From its northern terminus in Maryland headed south, the range is composed mainly of a single north-south running ridge with periodic low-lying gaps, though it does contain several spur ridges, most notably near its intersection with South Mountain at its northern terminus. Its ridge character continues south of the Potomac in northern Loudoun County, losing elevation, until just north of Leesburg, where the range widens into a broad plateau of undulating hills separated by deep stream valleys. The range reaches its widest point north of Goose Creek at nearly three miles. South of the creek the Catoctin vanishes into the Piedmont countryside near the northern terminus of the Bull Run Mountains at Aldie.
The trail starts at Gambrill State Park, which contains several shorter hiking and mountain biking trails as well as picnic pavilions, and continues north to Cunningham Falls State Park and Catoctin Mountain Park. Both parks contain many shorter hiking trails and organized campgrounds.
The name of Catoctin Mountain follows the convention of referring to an entire mountainous ridge as a single "mountain" in situations where there is no single prominent peak. Nevertheless, it is still occasionally called the "Catoctin Mountains."
According to the USGS, variant names of Catoctin Mountain include Kittochiny Mountains, Kittockton Mountain, Kittocton Mountain, and South Mountain. However, in Maryland, South Mountain and Catoctin Mountain are separate, roughly parallel, mountains.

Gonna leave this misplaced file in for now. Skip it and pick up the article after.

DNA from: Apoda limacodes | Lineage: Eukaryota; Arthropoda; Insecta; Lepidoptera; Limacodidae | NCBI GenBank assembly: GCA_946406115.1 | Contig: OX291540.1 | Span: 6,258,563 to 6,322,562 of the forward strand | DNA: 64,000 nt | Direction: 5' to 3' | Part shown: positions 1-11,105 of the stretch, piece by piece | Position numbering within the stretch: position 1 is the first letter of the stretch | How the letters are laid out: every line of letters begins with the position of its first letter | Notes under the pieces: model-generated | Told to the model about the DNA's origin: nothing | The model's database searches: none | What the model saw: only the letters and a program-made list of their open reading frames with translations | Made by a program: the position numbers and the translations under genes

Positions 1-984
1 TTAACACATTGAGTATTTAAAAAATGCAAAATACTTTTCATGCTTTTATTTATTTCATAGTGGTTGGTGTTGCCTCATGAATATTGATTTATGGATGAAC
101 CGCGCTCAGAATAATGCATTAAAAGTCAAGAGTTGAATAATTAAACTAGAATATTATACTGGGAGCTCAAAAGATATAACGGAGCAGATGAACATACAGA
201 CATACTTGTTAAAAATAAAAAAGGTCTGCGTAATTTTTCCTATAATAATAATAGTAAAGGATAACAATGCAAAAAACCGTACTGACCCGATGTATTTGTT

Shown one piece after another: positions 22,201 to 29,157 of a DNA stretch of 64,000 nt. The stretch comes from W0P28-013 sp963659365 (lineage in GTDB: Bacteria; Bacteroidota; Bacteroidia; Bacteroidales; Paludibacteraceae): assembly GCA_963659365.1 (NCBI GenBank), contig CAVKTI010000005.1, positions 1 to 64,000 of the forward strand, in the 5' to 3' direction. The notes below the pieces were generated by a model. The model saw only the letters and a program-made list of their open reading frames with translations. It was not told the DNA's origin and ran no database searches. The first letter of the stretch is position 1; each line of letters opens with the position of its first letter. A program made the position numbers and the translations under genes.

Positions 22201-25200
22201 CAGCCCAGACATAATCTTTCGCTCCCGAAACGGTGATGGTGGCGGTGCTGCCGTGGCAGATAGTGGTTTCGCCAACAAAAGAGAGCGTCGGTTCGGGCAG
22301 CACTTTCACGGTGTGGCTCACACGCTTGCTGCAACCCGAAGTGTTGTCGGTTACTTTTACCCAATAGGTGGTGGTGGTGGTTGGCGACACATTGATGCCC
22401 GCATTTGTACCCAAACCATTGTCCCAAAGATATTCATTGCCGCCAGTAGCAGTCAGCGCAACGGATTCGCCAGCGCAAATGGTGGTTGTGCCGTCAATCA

The portion of the ridge directly west of Frederick, Maryland is known locally as Braddock Mountain, although the name is not recorded in the federal Geographic Names Information System. (The GNIS does, however, recognize the community of Braddock Heights, which is located on the ridgecrest at this point.)
Much of the mountain, being shattered rock, is home to large populations of timber rattlesnakes. There are also black bears, turkeys, deer, as well as vultures and raptors.
Catoctin Mountain is best-known as the site of Camp David, a mountain retreat for presidents of the United States. It was first used by President Franklin D. Roosevelt in the 1930s, who called it "Shangri-La". In the 1950s President Dwight Eisenhower renamed it Camp David, after his grandson David Eisenhower. The resort is extremely well-guarded by the United States Secret Service, and only approved guests of the President are allowed into the retreat. Due to its proximity to Washington, DC, and its beautiful mountain scenery, Camp David has proven to be a popular weekend "getaway" for many United States presidents, and approximately 1/3 of Catoctin Mountain Park can be closed to the public on short notice, such as the July 10, 2008, press release announcing that the park would have multiple closures starting starting Friday, July 11th through the following Sunday.
Gloomy outcome in the Catoctin Mountains: ; Clinton fails to broker peace agreement; Arafat, Barak to stay on; president leaves for Japan
Jul 20, 2000; THURMONT, Md. - A nine-day effort to resolve the Palestinian- Israeli conflict broke off Wednesday night at the wooded...